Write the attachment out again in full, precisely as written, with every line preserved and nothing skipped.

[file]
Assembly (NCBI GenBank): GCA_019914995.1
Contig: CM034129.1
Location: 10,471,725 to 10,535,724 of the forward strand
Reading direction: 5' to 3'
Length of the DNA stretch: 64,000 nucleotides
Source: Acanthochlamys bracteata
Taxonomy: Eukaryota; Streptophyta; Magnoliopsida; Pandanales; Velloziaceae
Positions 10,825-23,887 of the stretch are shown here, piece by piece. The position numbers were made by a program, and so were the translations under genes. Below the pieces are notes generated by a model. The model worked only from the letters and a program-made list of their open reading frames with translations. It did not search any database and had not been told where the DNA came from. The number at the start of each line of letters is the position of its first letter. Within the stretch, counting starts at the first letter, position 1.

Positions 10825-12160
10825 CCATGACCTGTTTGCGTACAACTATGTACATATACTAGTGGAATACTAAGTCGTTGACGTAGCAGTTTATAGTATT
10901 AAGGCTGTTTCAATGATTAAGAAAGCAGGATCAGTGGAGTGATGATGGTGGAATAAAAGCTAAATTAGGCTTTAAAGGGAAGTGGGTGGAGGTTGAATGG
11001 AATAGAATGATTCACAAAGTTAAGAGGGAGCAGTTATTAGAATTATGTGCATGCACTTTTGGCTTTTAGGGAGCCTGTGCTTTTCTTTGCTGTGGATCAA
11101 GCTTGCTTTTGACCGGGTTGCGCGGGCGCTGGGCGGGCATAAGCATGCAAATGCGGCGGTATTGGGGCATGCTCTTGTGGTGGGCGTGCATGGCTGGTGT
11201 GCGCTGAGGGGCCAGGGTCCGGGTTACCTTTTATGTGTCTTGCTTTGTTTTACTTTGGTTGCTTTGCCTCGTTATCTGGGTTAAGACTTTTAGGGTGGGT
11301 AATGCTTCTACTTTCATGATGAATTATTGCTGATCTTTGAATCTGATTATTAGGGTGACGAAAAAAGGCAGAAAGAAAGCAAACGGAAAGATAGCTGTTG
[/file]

Assembly (NCBI GenBank): GCA_019914995.1
Contig: CM034129.1
Location: 10,471,725 to 10,535,724 of the forward strand
Reading direction: 5' to 3'
Length of the DNA stretch: 64,000 nucleotides
Source: Acanthochlamys bracteata
Taxonomy: Eukaryota; Streptophyta; Magnoliopsida; Pandanales; Velloziaceae
Positions 10,825-23,887 of the stretch are shown here, piece by piece. The position numbers were made by a program, and so were the translations under genes. Below the pieces are notes generated by a model. The model worked only from the letters and a program-made list of their open reading frames with translations. It did not search any database and had not been told where the DNA came from. The number at the start of each line of letters is the position of its first letter. Within the stretch, counting starts at the first letter, position 1.

Positions 10825-12160
10825 CCATGACCTGTTTGCGTACAACTATGTACATATACTAGTGGAATACTAAGTCGTTGACGTAGCAGTTTATAGTATT
10901 AAGGCTGTTTCAATGATTAAGAAAGCAGGATCAGTGGAGTGATGATGGTGGAATAAAAGCTAAATTAGGCTTTAAAGGGAAGTGGGTGGAGGTTGAATGG
11001 AATAGAATGATTCACAAAGTTAAGAGGGAGCAGTTATTAGAATTATGTGCATGCACTTTTGGCTTTTAGGGAGCCTGTGCTTTTCTTTGCTGTGGATCAA
11101 GCTTGCTTTTGACCGGGTTGCGCGGGCGCTGGGCGGGCATAAGCATGCAAATGCGGCGGTATTGGGGCATGCTCTTGTGGTGGGCGTGCATGGCTGGTGT
11201 GCGCTGAGGGGCCAGGGTCCGGGTTACCTTTTATGTGTCTTGCTTTGTTTTACTTTGGTTGCTTTGCCTCGTTATCTGGGTTAAGACTTTTAGGGTGGGT
11301 AATGCTTCTACTTTCATGATGAATTATTGCTGATCTTTGAATCTGATTATTAGGGTGACGAAAAAAGGCAGAAAGAAAGCAAACGGAAAGATAGCTGTTG